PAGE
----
Asthma and chronic obstructive pulmonary disease (COPD) are both obstructive airway diseases that involve chronic inflammation of the respiratory tract, but the type of inflammation is markedly different between these diseases, with different patterns of inflammatory cells and mediators being involved. As described in this Review, these inflammatory profiles are largely determined by the involvement of different immune cells, which orchestrate the recruitment and activation of inflammatory cells that drive the distinct patterns of structural changes in these diseases. However, it is now becoming clear that the distinction between these diseases becomes blurred in patients with severe asthma, in asthmatic subjects who smoke and during acute exacerbations. This has important implications for the development of new therapies.
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            Chronic obstructive pulmonary disease: molecular and cellular mechanisms.

            Chronic obstructive pulmonary disease is a leading cause of death and disability, but has only recently been extensively explored from a cellular and molecular perspective. There is a chronic inflammation that leads to fixed narrowing of small airways and alveolar wall destruction (emphysema). This is characterised by increased numbers of alveolar macrophages, neutrophils and cytotoxic T-lymphocytes, and the release of multiple inflammatory mediators (lipids, chemokines, cytokines, growth factors). A high level of oxidative stress may amplify this inflammation. There is also increased elastolysis and evidence for involvement of several elastolytic enzymes, including serine proteases, cathepsins and matrix metalloproteinases. The inflammation and proteolysis in chronic obstructive pulmonary disease is an amplification of the normal inflammatory response to cigarette smoke. This inflammation, in marked contrast to asthma, appears to be resistant to corticosteroids, prompting a search for novel anti-inflammatory therapies that may prevent the relentless progression of the disease.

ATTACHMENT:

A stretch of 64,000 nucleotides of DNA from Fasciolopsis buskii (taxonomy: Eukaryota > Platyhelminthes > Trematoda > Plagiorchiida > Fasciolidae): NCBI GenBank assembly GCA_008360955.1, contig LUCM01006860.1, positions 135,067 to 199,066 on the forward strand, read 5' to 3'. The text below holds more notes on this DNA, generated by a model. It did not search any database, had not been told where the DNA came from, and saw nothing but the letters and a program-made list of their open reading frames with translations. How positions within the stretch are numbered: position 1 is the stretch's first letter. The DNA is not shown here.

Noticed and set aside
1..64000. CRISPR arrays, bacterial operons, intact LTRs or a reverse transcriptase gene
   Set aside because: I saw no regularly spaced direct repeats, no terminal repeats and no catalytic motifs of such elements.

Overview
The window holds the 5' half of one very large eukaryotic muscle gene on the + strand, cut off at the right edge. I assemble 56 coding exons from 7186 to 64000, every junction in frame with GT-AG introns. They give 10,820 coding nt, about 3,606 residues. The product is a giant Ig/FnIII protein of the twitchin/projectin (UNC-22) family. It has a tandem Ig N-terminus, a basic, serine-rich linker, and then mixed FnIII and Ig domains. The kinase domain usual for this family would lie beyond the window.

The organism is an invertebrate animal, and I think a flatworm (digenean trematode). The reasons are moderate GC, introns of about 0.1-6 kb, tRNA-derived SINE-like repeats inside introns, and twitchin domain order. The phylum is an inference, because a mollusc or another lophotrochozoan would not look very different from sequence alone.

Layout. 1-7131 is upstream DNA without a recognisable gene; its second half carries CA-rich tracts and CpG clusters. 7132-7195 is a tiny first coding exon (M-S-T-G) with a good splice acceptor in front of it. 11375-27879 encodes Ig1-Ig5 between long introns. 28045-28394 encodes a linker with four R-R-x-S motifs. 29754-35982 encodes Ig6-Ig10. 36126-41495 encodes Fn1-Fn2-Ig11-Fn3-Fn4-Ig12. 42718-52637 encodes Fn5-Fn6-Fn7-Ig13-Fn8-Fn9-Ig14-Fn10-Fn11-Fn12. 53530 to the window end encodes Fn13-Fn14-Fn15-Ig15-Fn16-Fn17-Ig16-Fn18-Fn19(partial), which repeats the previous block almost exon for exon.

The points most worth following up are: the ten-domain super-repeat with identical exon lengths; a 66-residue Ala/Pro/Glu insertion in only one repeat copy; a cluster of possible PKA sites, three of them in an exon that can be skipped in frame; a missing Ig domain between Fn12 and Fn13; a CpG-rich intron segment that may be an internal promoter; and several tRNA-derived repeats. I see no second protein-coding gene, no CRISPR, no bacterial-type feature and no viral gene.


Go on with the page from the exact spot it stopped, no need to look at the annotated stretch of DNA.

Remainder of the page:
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              Randomised, double blind, placebo controlled study of fluticasone propionate in patients with moderate to severe chronic obstructive pulmonary disease: the ISOLDE trial.